First, are you wondering why I missed two video blog posts? Well, it's simple. I do a great deal of public speak, and now, video conferencing. I developed a small benign polyp on my vocal cords which makes my voice sound hoarse. It's a simple removal procedure that should be done in the next couple of weeks now that things in Ct. or starting to open. So much for that.
This week's post is a take off of last post on social media posting but focuses more on us as individuals. We live in a different world today than years ago. We live in a surveillance world. Many feel that it is a violation of privacy, and honestly, on some level, and in certain situations, if can be. However, it does deter many crimes that might otherwise be committed. In this case, it's a matter of weighing the benefits. On an average day, you can be caught on a CCTV (closed circuit television cameras), or security camera, up to 75 times a day. If you are very active and out a lot, it can go as high as 300 times a day.
When you are walking through a store, grocery shopping, driving through an intersection etc. Keep this in mind.
WE ARE JUDGED BY WHAT OTHERS SEE
If you look suspicious walking through a store on a security camera, or driving down the road, or even walking down the street, someone will notice you. See something, say something. We have all heard that saying. Tens of thousands of calls for suspicious individuals are placed each day across the country. Many are innocent and a result of how a particular person is acting. Many years back I was grocery shopping. I usually keep my list in my pocket and take it out and put it back a few times. After checking out, I was stopped by security. Taken to a room, and asked to empty my pockets. Of course, I asked why. Because I was seen going into and out of my pocket a few times, it raised suspicion. As it turned out, it was my grocery list. All was forgiven, apologies were made, and off I went. However, as frustrated as I was, I could see their point.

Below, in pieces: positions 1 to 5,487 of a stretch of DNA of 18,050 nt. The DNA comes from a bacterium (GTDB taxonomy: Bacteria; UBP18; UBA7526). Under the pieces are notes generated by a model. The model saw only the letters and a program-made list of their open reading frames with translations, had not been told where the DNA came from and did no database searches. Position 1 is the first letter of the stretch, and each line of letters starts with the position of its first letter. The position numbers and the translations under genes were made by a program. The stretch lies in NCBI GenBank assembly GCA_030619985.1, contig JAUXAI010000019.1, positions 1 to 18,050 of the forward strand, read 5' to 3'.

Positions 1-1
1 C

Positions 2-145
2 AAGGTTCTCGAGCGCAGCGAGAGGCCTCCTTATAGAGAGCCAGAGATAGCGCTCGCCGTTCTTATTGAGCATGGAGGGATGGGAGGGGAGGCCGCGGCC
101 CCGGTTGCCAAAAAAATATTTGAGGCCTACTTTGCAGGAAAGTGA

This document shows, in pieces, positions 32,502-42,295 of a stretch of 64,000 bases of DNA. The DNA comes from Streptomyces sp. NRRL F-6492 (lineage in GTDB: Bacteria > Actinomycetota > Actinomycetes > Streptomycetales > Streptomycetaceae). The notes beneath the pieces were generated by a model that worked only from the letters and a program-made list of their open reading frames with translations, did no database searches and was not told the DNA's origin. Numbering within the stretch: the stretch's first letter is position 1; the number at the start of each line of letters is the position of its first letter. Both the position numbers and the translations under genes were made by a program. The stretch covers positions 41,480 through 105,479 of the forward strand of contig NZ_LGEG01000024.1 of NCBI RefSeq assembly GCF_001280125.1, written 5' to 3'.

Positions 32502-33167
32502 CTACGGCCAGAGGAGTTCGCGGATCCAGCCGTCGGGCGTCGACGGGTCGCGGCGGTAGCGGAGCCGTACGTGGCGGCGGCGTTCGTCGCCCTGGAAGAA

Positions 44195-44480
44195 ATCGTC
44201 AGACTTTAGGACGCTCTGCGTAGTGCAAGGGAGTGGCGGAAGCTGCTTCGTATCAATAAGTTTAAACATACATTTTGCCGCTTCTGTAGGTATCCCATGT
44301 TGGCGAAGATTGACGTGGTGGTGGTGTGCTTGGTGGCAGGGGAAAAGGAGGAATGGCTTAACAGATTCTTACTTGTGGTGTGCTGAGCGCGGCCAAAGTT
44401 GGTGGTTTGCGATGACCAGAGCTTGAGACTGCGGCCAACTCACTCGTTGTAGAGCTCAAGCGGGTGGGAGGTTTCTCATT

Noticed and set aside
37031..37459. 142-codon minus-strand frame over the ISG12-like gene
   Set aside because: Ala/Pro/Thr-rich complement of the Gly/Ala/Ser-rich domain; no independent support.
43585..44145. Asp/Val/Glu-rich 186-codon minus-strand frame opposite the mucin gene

People are far more independent these days than days past. That's a wonderful thing. However, do people confuse being independent with not caring what other think of them by how that act?
The phrase, "I don't care what people think of me. This is who I am. Take it or leave it." Is that a good way to think? Look, we all have fun and do crazy and stupid things from time to time. Under the auspices of fun, that is perfectly acceptable within reason. Let me ask this of parents, and we have all seen or heard of this happening. Here you are in a doctor's office reading a magazine while you are waiting to be called. You turn to a story about spring break and how crazy college kids get. There it is. YOUR daughter is on someone's shoulders topless pouring a beer all over her. HOW DO YOU REACT?